Boeing Commercial Airplanes vice president of marketing Randy Tinseth says the manufacturer is making progress on its study into developing an aircraft capable of meeting Qantas’s ultra long-haul objectives while at the same time having as broad an appeal as possible to other airline customers.

Project Sunrise – the name is a nod to the “Double Sunrise” flights Qantas operated between Perth and Sri Lanka using Catalinas in WW2 – pits Boeing’s 777-8X against the A350-900ULR from Airbus in a two-horse race for Qantas’s plans to serve New York and London, among other destinations, nonstop from Australia’s east coast by 2022.

The 777-8X and larger 777-9X feature new General Electric GE9X-105B1A engines capable of delivering 105,000lb of thrust, new composite wings with folding wingtips to maintain its Code E rating at airports, as well as in-cabin enhancements such as larger overhead stowage and a wider cross section.

While the 777-8X is still in development and yet to reach firm configuration, the Boeing website lists the aircraft as having a range of 8,700nm and a passenger capacity of 350-375 passengers. The aircraft is expected to enter service in 2022.

However, the final specifications will only be known after further development of the aircraft design and an analysis of its engine performance.

Tinseth said the design work on the aircraft aimed to strike a balance between the range and payload requirements for a variety of different airline customers.

“That’s what we do, we like to innovate,” Tinseth told Australian Aviation at the Singapore Airshow on February 6.

“We can’t build one aeroplane for one airline and compromise the aircraft for the major markets.”

“We’ll figure out something, I’m confident.”

The 777-X program has received 326 orders since being launched in November 2013, comprising 53 for the 777-8X and 273 for the 777-9X.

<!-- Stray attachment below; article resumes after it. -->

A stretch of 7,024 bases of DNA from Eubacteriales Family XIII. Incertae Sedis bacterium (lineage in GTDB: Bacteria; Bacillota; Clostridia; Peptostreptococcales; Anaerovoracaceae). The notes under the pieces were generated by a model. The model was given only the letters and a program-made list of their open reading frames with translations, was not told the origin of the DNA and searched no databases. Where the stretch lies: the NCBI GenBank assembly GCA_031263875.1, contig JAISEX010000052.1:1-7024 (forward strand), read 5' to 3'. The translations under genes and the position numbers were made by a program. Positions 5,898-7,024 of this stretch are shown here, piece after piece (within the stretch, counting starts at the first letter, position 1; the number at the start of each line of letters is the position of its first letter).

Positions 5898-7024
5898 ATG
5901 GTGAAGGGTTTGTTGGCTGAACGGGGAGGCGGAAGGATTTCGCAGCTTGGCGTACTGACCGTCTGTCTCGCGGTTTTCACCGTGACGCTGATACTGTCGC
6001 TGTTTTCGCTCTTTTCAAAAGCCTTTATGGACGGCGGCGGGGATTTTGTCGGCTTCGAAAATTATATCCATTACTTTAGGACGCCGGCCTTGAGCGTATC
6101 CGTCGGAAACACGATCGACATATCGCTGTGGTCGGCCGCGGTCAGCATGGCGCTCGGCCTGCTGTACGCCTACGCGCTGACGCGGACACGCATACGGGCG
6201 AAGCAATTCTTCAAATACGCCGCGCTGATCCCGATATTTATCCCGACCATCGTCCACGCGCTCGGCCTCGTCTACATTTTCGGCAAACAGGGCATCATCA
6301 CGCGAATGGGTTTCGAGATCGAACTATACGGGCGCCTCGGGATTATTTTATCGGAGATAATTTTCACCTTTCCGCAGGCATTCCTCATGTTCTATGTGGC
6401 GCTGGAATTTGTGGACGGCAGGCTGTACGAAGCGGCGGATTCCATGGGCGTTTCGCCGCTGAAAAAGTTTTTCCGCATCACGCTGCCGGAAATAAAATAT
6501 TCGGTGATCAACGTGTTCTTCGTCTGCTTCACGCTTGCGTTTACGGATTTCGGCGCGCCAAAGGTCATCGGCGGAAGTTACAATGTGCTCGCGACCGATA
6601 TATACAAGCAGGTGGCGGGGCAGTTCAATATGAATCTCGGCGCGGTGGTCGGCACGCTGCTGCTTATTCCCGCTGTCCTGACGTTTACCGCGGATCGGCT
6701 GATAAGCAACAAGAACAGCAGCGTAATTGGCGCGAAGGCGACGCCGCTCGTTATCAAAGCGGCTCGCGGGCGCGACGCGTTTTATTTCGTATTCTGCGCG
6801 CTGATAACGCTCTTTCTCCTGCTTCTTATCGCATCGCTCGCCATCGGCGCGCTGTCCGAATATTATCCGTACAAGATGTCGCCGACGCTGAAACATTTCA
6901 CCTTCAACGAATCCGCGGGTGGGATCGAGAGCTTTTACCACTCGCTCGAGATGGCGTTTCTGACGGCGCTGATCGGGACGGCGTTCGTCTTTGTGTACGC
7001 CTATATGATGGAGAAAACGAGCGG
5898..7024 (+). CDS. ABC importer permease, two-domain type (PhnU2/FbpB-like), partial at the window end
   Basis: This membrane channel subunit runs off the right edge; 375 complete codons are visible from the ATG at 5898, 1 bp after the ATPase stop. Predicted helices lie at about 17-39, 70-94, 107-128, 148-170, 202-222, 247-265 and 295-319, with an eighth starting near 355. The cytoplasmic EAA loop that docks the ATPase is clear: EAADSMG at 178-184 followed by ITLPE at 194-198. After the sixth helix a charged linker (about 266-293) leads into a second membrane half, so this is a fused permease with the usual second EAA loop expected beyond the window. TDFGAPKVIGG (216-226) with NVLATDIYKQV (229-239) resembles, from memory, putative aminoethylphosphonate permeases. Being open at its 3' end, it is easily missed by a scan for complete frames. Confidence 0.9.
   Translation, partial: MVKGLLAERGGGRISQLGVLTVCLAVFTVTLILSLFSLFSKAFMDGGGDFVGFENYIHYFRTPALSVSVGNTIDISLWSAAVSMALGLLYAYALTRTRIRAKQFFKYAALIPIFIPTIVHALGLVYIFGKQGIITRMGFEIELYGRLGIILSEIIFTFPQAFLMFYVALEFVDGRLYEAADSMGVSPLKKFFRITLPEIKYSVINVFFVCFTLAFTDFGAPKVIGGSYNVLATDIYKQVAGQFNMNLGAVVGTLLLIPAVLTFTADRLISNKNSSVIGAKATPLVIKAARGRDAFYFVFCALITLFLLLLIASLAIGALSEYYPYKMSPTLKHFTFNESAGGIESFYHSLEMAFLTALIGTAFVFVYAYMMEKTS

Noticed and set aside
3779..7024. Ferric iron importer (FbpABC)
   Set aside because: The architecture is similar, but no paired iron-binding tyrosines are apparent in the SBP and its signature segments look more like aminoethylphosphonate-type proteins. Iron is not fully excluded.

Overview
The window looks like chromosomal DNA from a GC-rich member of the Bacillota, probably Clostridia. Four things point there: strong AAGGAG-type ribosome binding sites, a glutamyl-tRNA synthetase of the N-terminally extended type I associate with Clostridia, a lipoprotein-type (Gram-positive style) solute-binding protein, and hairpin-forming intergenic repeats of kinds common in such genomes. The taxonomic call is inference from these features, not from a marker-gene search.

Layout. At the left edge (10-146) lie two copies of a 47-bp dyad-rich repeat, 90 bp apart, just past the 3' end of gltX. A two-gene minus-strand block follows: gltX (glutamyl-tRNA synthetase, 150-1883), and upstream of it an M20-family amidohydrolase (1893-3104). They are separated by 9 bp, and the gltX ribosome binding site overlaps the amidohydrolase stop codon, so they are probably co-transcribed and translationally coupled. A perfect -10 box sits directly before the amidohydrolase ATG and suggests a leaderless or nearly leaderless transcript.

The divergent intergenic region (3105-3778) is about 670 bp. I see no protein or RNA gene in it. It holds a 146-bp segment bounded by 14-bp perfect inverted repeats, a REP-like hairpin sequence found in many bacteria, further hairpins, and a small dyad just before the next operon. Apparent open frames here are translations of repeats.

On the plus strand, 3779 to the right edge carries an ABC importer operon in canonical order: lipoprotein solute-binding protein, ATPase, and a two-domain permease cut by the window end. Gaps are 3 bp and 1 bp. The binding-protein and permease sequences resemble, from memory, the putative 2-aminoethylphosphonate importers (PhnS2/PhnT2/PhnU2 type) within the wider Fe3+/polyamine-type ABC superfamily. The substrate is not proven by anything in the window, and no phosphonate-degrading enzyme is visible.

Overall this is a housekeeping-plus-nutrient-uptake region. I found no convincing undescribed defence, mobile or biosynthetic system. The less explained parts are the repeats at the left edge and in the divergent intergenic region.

Since Qantas put forward its Project Sunrise goals in August 2017, the airline has been meeting with Airbus and Boeing to share information about the requirements for an aircraft capable of operating nonstop with a full load on these ultra long-haul routes.

Qantas chief executive Alan Joyce said a request for proposal (RFP) was expected in 2019.

“We’re trying to work on how we get the aircraft capable of being able to make the distance, but the important thing is not only to make the distance, but to make it with a full passenger load,” Joyce said during the Singapore Airshow Aviation Leadership Summit on February 5, according to a report from Flightglobal.

“We want both manufacturers to have an aircraft that is capable of doing it. If that’s the case we’ll do an RFP next year.”

It is understood Qantas was seeking an aircraft capable of carrying 300 passengers in both directions on both the New York and London routes.

Tinseth said the challenges presented by Qantas made it an exciting project to be involved in.

“I can just tell you we are making progress,” Tinseth said.

“We’ve have very productive conversations with the airline.

“We will weigh those issues.”

While airline customers will have to wait until 2022 to get their hands on the 777-8X, the first A350-900ULR is less than a year away from commercial service.

Singapore Airlines (SIA) is the launch customer for the A350-900ULR, with which it plans to resume nonstop flights from Singapore to Los Angeles (8,770nm) and New York (9,534nm) in 2018.

Full story

http://australianaviation.com.au/201...se-evaluation/
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Old 1st March 2018, 11:11 AM
Greg Hyde Greg Hyde is offline
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Qantas Project Sunrise contender the A350-900ULR rolls out of final assembly

A likely contender for Qantas’s demanding Project Sunrise requirement for an aircraft capable of operating nonstop flights from Sydney to London and New York has broken cover, with the first Airbus A350-900ULR (Ultra Long Range) aircraft emerging from the manufacturer’s final assembly line at Toulouse yesterday.

The A350-900ULR is the first of seven SIA has on order for the resumption of Singapore-New York and Singapore-Los Angeles nonstop services. The airline dropped the two routes, which were previously served with four-engine A340-500s, in 2013 when high fuel prices made flying them uneconomic.

http://australianaviation.com.au/201...inal-assembly/
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Old 8th March 2018, 09:13 AM
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Martin Buzzell Martin Buzzell is offline
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It’ll be interesting to see what the bookings are like from Melbourne are like.